Usually the patients brought to a pediatrician are those presenting with a fever, as described by the authors.1 Fever was observed in 93% of cases, and in each one of them, it indicated the nature of the disease but not its focus (or foci). The physical examination, which determines the focus in the pharynx, may not fully detect the extent of the infection in the body. In their turn, microbiological studies of the pharynx also do not assess the remainder of the airways and of the body. Such limitations should be taken into consideration.

Some children with pharyngitis have rhinopharyngosinusitis or develop it in the short run, which is poorly detected on physical examination.8 This may have special importance in case of patients who remain feverish during the course of pharyngitis and who do not have Streptococcus pyogenes in their pharynx. In some cases, plain x-rays of the paranasal cavities are employed to characterize rhinopharyngosinusitis, but to almost no avail.9,10 The symptomatology is often viral at the beginning, but after three days of fever, approximately 50% of the patients present with a secondary infection caused by Streptococcus pneumoniae, Haemophilus influenzae or Moraxella catarrhalis.8 Therefore, the old practice of prescribing antibiotics for use after three days of febrile pharyngitis is understandable. For cases of pharyngitis that become afebrile during the course of the disease, the simultaneous occurrence of sinus infection has limited importance; since at least 10 days should be allowed before management is started.8

Bacteremia is another clinical problem to be considered in a patient with pharyngitis. This often occurs among infants, who were not included in the article at issue. Bacteremia affects 1 to 3% of infants and has a lower incidence in older children, even if pharyngitis is of viral etiology. The rapid test does not detect this clinical situation.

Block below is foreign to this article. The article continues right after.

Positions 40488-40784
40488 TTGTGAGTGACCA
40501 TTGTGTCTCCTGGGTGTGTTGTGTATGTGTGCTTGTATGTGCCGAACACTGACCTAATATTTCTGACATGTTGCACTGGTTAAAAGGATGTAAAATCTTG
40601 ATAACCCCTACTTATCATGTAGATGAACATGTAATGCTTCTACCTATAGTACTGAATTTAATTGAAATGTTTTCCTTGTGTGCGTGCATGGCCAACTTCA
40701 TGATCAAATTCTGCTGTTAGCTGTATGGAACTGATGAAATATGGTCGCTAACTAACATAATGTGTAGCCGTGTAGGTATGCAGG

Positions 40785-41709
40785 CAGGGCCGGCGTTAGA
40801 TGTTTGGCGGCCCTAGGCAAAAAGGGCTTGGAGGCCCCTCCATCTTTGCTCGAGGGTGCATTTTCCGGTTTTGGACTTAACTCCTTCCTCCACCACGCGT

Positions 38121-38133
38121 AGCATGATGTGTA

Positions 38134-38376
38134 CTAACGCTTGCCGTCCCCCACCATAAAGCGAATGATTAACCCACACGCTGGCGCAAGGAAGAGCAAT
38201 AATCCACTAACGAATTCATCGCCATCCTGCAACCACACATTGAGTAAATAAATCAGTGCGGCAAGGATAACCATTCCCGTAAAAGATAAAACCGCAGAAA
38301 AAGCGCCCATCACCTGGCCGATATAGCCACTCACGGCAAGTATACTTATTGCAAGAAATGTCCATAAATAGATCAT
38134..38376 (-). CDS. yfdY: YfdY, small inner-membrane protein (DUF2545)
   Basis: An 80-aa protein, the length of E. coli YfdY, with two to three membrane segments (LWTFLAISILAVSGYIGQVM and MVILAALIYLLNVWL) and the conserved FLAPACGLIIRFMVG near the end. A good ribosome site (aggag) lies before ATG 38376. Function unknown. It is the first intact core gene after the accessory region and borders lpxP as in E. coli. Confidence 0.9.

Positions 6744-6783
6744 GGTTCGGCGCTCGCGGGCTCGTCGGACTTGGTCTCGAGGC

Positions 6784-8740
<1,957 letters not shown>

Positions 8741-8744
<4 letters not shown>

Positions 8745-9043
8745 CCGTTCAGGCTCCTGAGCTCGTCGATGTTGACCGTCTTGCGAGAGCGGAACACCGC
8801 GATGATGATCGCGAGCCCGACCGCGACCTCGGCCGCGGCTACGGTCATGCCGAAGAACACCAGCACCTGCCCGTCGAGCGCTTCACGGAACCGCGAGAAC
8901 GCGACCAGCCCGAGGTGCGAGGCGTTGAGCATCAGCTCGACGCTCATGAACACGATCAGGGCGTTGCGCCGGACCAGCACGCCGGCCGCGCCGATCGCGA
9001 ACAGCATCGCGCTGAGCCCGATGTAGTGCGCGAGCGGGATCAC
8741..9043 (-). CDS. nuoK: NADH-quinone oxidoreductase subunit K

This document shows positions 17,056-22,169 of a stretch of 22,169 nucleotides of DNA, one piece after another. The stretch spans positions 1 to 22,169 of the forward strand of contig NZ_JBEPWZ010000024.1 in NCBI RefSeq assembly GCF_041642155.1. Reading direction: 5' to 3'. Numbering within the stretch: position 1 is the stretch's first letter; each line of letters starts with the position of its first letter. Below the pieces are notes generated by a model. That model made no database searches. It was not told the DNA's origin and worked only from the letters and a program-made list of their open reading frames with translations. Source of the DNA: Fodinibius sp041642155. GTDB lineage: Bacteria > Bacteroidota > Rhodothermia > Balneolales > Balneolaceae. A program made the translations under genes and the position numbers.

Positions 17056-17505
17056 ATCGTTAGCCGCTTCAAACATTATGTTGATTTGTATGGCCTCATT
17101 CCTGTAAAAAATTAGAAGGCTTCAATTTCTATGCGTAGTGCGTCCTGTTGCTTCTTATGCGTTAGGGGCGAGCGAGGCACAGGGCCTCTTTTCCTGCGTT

For these reasons, the rapid test is believed to define the etiology of pharyngitis and improve the indication of antibiotic therapy, but it does not put an end to the uncertainties about the administration of antibiotics. In fact, there exists a patient with pharyngitis to be treated and not only a pharyngitis. U.S. studies show that after a throat swab culture with a negative result only 50% of physicians recommend the discontinuation of the antibiotic in use.1 This might be seen as an error of conduct, but also as a precaution, due to the suspicion of non-streptococcal bacterial infection of the adjacent airways or bacteremia. Clinical signs suggestive of these situations include progressive or persistently high-grade fever, shivering, deterioration of the general health status, and increase of nasal discharge and congestion.8